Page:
The ICFHR 2014 Organizing Committee invites proposals for Tutorials to be held prior to the main conference at Crete in Greece. Tutorials should serve one or more of the following objectives:
- Introduce students and newcomers to major topics of ICFHR research.
- Provide instruction on established practices and methodologies.
- Survey a mature area of ICFHR research and/or practice.
- Motivate and explain an ICFHR topic of emerging importance.
- Introduce expert non-specialists to an ICFHR research area.
Proposals should contain the following information:
- A brief description of the tutorial.
- A detailed outline of the tutorial, including preferred length of tutorial either 3 hours (1/2 day)or 6 hours (1 day).
- Characterization of the potential target audience for the tutorial including prerequisite knowledge.
- A description of why the tutorial topic would be of interest to a substantial part of the ICFHR audience.
- A brief resume of the presenter(s), which should include name, postal address, e-mail address, background in the tutorial area, any available example of work in the area (ideally, a published tutorial-level article on the subject), evidence of teaching experience (including references that address the proposer’s presentation skills), etc.
- The name and e-mail address of the corresponding presenter.
Proposal should be submitted by electronic mail to the ICFHR-2014 Tutorial Chairs:
- Michael Blumenstein, Griffith University, Australia (email@example.com)
- Marcus Liwicki, DFKI, Germany (firstname.lastname@example.org)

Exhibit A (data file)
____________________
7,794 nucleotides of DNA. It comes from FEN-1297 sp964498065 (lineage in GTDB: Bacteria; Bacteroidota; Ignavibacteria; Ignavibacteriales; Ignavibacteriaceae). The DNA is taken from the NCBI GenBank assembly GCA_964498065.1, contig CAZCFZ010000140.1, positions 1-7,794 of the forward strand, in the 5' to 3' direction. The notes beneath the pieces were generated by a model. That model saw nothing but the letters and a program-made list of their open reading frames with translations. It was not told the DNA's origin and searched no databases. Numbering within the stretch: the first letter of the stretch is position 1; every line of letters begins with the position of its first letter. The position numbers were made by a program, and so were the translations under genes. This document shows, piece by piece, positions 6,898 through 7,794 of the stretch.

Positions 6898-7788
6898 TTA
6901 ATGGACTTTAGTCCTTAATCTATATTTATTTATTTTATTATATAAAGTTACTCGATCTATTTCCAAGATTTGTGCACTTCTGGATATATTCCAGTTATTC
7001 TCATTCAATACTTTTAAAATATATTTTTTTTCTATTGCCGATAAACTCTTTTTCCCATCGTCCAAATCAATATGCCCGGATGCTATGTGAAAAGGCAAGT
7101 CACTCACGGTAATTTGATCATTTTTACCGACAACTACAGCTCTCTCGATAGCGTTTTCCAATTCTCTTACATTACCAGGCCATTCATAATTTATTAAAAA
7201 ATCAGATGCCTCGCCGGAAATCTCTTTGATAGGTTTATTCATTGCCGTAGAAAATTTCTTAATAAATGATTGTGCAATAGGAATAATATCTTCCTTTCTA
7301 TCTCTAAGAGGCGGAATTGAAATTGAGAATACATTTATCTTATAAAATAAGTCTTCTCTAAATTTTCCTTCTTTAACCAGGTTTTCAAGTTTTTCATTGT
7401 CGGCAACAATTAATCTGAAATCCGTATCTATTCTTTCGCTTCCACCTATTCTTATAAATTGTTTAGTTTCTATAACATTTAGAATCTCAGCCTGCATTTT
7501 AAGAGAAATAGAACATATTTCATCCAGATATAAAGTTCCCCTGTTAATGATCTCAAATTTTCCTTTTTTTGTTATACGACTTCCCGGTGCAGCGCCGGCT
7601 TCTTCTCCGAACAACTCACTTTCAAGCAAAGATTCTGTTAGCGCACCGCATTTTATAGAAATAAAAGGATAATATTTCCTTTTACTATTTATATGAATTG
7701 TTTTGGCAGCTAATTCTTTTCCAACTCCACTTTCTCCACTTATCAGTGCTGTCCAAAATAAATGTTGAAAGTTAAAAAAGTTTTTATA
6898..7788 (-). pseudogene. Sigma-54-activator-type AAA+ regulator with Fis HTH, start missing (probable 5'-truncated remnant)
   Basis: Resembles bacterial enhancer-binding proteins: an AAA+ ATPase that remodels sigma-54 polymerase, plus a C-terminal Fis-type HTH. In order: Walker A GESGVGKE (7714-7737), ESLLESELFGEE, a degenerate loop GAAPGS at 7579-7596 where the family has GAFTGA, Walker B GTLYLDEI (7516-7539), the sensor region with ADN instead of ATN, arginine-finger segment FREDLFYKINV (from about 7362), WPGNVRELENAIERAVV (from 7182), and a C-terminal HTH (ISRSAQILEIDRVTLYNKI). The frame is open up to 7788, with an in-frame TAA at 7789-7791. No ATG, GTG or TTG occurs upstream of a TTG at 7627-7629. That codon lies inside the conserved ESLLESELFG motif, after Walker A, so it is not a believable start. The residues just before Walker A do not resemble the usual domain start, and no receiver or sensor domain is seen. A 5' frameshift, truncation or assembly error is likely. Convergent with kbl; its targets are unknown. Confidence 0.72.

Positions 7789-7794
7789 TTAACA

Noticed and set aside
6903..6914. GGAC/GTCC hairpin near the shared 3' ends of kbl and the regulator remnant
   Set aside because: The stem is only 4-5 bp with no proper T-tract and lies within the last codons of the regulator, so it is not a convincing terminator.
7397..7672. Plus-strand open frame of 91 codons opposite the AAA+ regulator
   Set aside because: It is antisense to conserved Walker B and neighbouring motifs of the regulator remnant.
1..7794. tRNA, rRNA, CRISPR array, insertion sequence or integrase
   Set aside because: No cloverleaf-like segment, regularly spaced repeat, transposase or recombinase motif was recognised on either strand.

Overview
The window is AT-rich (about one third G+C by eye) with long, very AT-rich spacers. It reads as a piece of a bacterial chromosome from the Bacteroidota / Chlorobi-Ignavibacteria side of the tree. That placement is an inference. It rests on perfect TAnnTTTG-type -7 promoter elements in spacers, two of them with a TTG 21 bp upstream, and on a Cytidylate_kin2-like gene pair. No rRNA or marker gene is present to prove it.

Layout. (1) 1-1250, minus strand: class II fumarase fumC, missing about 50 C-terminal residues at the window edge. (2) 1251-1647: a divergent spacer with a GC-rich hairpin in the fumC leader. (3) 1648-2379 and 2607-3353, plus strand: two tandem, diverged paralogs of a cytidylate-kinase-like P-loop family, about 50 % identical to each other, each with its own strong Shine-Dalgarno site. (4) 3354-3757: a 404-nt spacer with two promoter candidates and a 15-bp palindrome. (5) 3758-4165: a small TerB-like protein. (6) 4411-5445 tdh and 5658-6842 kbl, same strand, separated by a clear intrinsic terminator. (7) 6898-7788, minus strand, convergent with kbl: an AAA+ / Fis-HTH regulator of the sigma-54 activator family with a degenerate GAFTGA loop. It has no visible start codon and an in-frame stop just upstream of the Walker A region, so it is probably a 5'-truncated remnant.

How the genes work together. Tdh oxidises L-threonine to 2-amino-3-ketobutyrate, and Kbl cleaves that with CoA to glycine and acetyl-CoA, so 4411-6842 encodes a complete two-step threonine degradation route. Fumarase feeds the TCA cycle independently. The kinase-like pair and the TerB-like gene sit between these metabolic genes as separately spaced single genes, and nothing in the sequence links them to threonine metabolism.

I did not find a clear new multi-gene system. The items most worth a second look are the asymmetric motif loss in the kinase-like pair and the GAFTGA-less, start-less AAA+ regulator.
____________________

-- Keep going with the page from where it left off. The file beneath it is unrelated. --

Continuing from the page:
The evaluation of the proposal will take into account its general interest for ICFHR attendees (e.g., a tutorial on object-oriented inheritance will not be appropriate), the quality of the proposal (e.g., a tutorial that simply lists a set of concepts without any apparent rationale behind them will not be approved) as well as the expertise and skills of the presenters. We emphasize that the primary criteria for evaluation will be whether a proposal is interesting, well-structured, and motivated, rather than the perceived experience/standing of the proposer.
Last but not least, the tutorial should attract a meaningful audience. Those submitting a proposal should keep in mind that tutorials are intended to provide an overview of the field; they should present reasonably well-established information in a balanced way. Tutorials should not be used to advocate a single avenue of research, nor should they promote a product.
01 November 2013: Submission of proposals for tutorials.
25 January 2013: Notification of acceptance.
If you have any query, please contact the ICFHR-2014 Tutorial Chairs.